On the morning of days when Auctions are held, JPMorgan generally makes available to all of its Customers its good faith judgment of the range of likely clearing rates for each Auction based on market and other information. This is known as "Price Talk." Price Talk sets forth the CUSIP number, credit rating, size, tax treatment, and insurance (if applicable) for each series. In determining Price Talk ranges, JPMorgan normally considers a variety of factors, including the winning rate for recent comparable Auctions, the rates of comparable securities, relevant indices, and news bearing on the issuer, the insurer (if any), the industry, or financial markets generally. To provide greater context, this Price Talk may include not only Auctions in which JPMorgan serves as broker-dealer, but also other Auctions in which it does not participate. Price Talk is not a guaranty or an assurance of the final outcome of an Auction, and JPMorgan’s customers are free to use it or ignore it. On a daily basis, it is JPMorgan’s practice to notify its Customers of auction rate securities in its inventory that it is offering for sale at that time.

If JPMorgan provides Price Talk, it will make the Price Talk available through a means reasonably designed to make it available to its Customers in time to act upon it. JPMorgan may occasionally update and change its Price Talk based on changes in issuer credit quality or macroeconomic factors that are likely to result in a change in interest rate levels, such as an announcement by the Federal Reserve Board of a change in the Federal Funds rate or an announcement by the Bureau of Labor Statistics of unemployment numbers. JPMorgan will make such changes available through a means reasonably designed to make it available to all Customers that were given the original Price Talk.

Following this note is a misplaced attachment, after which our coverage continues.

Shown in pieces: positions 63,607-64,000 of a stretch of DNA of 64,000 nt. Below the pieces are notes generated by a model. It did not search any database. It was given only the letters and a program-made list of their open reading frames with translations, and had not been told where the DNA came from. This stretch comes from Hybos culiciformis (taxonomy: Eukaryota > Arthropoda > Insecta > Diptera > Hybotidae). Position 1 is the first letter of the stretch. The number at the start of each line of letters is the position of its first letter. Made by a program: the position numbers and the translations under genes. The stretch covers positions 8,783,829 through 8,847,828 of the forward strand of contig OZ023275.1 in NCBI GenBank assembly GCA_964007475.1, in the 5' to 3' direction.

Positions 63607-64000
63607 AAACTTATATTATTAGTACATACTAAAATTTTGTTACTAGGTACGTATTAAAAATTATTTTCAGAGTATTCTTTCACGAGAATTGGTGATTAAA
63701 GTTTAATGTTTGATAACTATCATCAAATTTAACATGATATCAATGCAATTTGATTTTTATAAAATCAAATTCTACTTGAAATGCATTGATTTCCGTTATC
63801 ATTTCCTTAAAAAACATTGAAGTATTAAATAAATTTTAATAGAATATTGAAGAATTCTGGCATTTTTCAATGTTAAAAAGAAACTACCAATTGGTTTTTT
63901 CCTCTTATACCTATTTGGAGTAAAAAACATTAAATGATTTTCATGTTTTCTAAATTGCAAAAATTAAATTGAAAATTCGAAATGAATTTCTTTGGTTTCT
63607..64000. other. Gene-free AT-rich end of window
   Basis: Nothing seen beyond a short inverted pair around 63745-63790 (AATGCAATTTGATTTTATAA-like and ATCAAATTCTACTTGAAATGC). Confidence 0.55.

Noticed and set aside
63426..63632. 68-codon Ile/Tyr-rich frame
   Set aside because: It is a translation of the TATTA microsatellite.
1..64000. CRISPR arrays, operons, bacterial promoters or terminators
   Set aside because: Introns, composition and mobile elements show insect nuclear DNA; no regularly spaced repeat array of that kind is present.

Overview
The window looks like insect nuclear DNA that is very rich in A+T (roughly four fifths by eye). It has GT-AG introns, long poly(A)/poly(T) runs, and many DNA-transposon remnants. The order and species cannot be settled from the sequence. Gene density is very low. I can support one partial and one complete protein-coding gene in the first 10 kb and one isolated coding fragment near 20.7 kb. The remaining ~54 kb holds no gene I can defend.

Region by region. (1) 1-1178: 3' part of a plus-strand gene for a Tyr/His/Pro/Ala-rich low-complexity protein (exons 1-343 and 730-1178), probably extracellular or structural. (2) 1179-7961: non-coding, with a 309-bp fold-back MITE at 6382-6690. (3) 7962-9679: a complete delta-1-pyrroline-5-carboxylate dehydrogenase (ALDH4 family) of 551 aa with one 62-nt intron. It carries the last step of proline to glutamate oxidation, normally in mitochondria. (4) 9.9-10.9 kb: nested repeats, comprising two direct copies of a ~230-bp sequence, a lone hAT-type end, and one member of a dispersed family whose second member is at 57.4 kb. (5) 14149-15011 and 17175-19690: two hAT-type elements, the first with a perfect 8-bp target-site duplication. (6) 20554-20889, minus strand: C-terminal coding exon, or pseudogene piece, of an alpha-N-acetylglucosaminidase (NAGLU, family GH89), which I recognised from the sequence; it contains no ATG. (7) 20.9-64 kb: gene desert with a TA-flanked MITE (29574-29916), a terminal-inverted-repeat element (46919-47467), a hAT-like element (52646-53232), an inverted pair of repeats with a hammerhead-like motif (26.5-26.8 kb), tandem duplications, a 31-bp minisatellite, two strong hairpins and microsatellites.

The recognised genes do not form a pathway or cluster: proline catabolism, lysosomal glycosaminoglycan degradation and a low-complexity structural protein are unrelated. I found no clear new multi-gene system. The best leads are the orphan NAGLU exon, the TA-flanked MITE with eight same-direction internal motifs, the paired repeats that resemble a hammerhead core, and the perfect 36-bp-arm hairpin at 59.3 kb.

Types of Orders Accepted

JPMorgan accepts three types of Customer orders in Auctions, unless specified otherwise in the relevant official statement or indenture for a particular security:

1- Hold Orders: orders from existing holders who wish to hold the amount of securities specified regardless of the winning rate;

2- Bids: (a) orders from existing holders who wish to hold the amount of securities specified only if the winning rate equals or exceeds a specified rate, or (b) orders from existing or potential holders who wish to buy a specified amount of securities at a specified rate; and

3- Sell Orders: orders from existing holders who wish to sell all or part of their holdings.

When JPMorgan does not receive an order from an existing holder, that customer is "deemed" to have submitted a Hold Order.

JPMorgan does not accept "market" bids (that is, orders to buy a specified amount of securities that do not specify a rate). Nor does JPMorgan accept "all-or-nothing" bids (i.e., bids whereby the bidder proposes to reject an allocation smaller than the entire quantity bid) or any other type of bid that allows the bidder to avoid auction procedures that require the pro rata allocation of securities where there are not sufficient sell orders to fill all bids at the clearing rate.

Communications with Customers